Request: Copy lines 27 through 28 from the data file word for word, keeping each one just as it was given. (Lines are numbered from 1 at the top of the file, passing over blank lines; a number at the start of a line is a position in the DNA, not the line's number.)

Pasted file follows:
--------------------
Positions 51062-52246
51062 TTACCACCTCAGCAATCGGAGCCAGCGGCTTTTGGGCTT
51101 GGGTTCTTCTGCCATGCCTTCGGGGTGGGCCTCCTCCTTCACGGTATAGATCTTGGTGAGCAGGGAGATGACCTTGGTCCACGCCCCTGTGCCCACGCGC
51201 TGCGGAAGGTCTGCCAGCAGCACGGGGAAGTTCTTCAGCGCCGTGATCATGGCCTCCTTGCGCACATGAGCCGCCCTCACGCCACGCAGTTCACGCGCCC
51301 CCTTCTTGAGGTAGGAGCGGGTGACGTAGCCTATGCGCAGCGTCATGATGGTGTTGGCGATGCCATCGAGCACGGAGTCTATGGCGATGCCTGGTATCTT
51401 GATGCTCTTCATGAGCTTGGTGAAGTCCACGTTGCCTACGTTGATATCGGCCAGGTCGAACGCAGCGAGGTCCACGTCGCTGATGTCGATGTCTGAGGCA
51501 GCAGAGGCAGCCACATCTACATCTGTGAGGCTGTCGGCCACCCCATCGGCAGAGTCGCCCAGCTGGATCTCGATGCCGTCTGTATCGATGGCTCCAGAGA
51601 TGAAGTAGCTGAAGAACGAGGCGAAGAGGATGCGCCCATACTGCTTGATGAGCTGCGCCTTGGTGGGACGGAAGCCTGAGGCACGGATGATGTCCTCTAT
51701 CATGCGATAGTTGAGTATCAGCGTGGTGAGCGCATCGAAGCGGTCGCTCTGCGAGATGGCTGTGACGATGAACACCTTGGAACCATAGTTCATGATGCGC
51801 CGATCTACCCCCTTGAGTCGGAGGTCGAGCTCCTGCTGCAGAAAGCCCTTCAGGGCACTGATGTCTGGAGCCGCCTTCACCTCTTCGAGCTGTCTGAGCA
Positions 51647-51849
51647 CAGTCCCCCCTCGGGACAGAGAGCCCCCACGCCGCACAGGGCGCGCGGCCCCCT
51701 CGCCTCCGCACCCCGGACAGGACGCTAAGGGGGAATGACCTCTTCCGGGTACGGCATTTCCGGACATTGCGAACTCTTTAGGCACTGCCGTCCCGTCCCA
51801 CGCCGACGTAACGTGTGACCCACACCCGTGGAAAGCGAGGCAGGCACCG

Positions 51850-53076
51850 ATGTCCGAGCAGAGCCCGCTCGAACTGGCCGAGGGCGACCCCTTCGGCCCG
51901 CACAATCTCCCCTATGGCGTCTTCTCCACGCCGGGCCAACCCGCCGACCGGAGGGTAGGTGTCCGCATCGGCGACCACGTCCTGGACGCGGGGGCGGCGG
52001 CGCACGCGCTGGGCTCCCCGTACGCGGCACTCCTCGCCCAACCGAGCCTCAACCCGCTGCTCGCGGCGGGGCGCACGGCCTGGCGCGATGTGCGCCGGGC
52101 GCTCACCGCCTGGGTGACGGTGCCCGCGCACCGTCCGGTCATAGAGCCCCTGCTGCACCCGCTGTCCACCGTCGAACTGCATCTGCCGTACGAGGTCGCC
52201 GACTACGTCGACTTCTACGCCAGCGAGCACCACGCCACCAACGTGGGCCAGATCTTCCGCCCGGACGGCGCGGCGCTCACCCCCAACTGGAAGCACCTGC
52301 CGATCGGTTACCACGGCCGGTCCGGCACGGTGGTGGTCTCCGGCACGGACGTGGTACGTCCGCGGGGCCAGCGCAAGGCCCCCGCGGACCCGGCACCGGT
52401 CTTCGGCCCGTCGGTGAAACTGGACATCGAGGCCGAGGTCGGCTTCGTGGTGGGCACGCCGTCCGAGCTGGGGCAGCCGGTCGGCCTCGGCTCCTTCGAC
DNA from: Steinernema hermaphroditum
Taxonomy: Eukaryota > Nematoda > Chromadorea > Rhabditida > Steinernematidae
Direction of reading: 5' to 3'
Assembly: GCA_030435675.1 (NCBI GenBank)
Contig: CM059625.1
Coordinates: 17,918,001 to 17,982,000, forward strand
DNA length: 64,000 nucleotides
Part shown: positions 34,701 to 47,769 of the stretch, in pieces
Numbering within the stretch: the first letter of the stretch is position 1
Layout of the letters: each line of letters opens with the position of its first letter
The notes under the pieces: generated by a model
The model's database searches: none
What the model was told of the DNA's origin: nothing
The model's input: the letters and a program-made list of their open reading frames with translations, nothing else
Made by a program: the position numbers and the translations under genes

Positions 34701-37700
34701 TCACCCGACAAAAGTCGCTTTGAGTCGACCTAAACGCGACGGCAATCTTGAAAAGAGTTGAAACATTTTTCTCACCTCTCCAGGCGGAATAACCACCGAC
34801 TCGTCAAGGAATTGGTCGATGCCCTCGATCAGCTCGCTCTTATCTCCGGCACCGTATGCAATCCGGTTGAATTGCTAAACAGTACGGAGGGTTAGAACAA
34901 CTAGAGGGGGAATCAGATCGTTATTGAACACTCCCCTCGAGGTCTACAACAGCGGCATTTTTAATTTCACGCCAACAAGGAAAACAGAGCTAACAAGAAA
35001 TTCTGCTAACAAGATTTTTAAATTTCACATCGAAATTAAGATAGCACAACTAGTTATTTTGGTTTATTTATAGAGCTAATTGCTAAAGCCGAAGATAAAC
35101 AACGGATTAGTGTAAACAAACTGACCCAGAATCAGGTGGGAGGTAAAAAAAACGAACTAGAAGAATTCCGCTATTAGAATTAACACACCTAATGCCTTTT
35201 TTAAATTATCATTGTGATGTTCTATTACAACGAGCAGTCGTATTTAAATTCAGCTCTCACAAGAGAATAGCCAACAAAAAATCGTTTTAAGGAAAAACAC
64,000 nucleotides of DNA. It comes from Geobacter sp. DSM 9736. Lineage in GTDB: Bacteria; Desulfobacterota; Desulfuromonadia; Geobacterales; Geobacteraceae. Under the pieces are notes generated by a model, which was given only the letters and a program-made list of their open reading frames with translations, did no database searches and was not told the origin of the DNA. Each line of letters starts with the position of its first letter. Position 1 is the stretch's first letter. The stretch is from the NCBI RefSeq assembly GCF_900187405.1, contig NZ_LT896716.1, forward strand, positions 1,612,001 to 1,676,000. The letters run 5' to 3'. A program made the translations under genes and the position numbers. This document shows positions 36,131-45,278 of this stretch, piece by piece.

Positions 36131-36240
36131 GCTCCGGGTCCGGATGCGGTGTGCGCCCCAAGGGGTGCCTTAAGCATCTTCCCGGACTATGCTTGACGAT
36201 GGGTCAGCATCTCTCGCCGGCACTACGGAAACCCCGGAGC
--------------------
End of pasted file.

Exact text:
Contig: CM059625.1
Coordinates: 17,918,001 to 17,982,000, forward strand